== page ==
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Ravens' near-collapse vs. Texans merits concern

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Posted Dec. 14, 2010 @ 1:58 p.m. ET
By Mike Wilkening

As he watched his team struggle mightily in the second half at Houston, Ravens head coach John Harbaugh knew his team was in danger of letting Houston draw even.

"They were closing the gap," Harbaugh said of the Texans, who outgained his team 301-71 in the final 30 minutes of regulation. "I was concerned they were going to tie it up, and they did."

In overtime, the Ravens were able to prevail, with CB Josh Wilson intercepting Texans QB Matt Schaub and returning it 12 yards for a touchdown for a 34-28 victory. The win left the Ravens at 9-4 and holding the top wild-card spot in the AFC with three games left to play, but it was a victory that more raised skepticism about the Ravens' chances of competing in January.

Acknowledging that his team had to improve, Harbaugh still took a bottom-line view on the result, which still beat the alternative.

"Do we have things we are worried about? Do we have things we need to work on? Absolutely," Harbaugh said.
At this point in time in the season, you've got to find a way to win."

The PFW spin

First things first: this was an important win for Baltimore, which is two games up on the field for a wild-card spot with three games left to play and remains just one game back of Pittsburgh in the AFC North.

Now that we've said that, nothing can be sugar-coated about the problems the Ravens endured vs. Houston, with their play after halftime of particular concern. Let's run them down:

The pass defense faltered. Time-and-again, QB Matt Schaub found open receivers in key situations in the second half.

The pass rush wore down. The Ravens did not sack Schaub in the second half. Defensive coordinator Greg Mattison preferred to have the majority of Baltimore's defenders into coverage, which generally blunted Houston's ability to make big plays in the passing game. However, Schaub usually had the time he needed to find open receivers. Save for OLB Terrell Suggs, the Ravens don't have a consistent edge-rushing threat.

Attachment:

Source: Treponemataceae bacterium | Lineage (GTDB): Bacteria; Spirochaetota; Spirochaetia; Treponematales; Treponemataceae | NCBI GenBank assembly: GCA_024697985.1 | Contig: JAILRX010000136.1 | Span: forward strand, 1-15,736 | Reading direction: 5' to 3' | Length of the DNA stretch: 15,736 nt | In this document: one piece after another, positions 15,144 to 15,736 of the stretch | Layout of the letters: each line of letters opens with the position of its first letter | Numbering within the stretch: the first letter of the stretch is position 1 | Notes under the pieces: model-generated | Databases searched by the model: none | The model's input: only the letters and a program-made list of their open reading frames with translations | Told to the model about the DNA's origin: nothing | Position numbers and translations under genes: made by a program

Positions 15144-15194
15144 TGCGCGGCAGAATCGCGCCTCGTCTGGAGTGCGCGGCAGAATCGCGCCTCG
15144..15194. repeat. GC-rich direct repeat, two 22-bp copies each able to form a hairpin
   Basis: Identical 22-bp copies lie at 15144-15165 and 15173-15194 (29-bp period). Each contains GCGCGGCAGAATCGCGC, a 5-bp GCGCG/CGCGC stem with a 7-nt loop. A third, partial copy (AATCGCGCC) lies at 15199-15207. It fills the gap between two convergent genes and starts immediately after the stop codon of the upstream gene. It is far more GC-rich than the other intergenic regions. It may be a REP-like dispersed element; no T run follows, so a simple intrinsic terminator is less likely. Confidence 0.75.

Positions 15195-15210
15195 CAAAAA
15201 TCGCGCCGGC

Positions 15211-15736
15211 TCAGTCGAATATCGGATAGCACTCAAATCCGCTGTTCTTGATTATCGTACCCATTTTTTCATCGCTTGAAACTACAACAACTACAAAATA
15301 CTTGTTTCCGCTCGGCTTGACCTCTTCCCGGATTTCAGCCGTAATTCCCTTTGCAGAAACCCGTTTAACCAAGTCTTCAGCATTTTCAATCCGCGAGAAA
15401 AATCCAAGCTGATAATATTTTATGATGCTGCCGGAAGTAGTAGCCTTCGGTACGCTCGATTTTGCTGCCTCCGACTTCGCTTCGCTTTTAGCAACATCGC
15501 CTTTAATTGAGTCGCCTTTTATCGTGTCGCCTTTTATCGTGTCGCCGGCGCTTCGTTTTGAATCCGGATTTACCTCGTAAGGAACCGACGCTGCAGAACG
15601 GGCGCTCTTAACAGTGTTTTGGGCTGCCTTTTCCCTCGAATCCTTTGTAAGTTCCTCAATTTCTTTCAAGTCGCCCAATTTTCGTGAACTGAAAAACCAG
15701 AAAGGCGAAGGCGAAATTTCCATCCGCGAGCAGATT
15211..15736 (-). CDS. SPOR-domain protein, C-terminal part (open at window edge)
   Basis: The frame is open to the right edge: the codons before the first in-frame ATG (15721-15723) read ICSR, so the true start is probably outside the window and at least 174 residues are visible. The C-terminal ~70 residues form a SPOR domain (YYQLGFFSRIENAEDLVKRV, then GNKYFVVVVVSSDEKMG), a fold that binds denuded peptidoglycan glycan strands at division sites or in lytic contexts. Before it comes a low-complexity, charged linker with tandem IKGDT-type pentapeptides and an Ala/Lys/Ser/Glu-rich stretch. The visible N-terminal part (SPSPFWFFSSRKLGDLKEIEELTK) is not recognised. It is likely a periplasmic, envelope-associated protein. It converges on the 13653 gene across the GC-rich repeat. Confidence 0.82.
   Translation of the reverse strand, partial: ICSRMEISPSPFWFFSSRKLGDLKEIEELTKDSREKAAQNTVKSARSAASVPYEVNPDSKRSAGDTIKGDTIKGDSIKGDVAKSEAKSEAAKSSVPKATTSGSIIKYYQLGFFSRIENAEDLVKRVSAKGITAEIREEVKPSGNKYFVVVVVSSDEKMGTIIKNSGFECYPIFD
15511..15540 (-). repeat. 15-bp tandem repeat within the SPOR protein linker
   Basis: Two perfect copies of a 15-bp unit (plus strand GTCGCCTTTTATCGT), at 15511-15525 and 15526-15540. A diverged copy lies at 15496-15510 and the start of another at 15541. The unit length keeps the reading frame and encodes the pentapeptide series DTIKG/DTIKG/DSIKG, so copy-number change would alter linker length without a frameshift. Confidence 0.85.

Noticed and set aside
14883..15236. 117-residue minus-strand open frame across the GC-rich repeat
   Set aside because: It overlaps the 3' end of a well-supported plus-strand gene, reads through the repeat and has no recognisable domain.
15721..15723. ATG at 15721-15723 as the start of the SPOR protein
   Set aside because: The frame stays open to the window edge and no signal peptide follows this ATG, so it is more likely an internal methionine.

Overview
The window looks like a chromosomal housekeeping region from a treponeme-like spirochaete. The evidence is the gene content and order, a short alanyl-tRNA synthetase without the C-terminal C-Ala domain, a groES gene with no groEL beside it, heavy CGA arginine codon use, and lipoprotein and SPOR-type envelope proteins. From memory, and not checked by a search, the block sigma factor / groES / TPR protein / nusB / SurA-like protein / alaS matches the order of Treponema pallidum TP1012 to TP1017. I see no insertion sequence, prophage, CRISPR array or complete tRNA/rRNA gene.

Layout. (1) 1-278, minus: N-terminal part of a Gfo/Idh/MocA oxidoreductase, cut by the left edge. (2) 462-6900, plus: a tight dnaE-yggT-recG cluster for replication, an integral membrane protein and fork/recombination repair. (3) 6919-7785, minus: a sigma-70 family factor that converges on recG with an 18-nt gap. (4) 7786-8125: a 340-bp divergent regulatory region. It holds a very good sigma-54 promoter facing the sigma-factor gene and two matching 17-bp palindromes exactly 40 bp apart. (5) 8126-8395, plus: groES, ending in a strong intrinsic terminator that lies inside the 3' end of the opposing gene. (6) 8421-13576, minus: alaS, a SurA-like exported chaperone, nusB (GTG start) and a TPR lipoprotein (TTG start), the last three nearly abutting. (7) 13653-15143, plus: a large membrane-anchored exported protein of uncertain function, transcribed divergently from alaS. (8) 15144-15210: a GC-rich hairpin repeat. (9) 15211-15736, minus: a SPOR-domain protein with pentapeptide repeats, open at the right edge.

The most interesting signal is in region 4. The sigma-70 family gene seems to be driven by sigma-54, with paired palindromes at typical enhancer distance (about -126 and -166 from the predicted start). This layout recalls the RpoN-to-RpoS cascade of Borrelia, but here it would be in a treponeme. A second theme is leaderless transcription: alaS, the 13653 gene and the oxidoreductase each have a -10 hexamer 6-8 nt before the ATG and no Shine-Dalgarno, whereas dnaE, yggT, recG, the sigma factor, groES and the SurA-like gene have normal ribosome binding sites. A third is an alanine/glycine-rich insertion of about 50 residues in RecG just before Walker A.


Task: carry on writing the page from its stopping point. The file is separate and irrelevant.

The Ravens' pass protection was poor. QB Joe Flacco was sacked five times, thrice after halftime. Baltimore continues to struggle picking up the blitz off the edge. S Bernard Pollard had 1½ sacks of Flacco, who's been brought down 32 times for a loss in 13 games and is on pace to be sacked more than he ever has been in his career.

The running game got little going. RB Ray Rice was held to 54 yards on 19 carries. Facing a 3rd-and-2 with less than three minutes left and holding an eight-point lead, offensive coordinator Cam Cameron elected to spread the field and attempt a pass rather than hand the ball to Rice.

"We had a conversation about that and Cam felt strongly," Harbaugh explained afterward. "I wanted a first down there. It wasn't so much about the clock. It was about getting the first down and our offensive coaches felt that that was the play. You know what, we had a chance and we just didn't get it done."

On the season, the Ravens are averaging just 3.6 yards per carry, tied for second-worst in the NFL. The Ravens are willing to frequently run the ball — they have attempted 383 rushes in 13 games — but they are simply not getting much going in this area of their offense.

Once again, the Ravens couldn't hold a fourth-quarter lead. They have blown final-quarter advantages in defeats to Atlanta, New England and Pittsburgh — all elite teams.

The Ravens aren't the first team to have a world of problems stopping a Texans offense loaded with talent and exceptionally strong in the second halves of games. Few teams adjust on the fly like Houston.

Now, it's time for Baltimore to adjust, and quickly.

 

 

 

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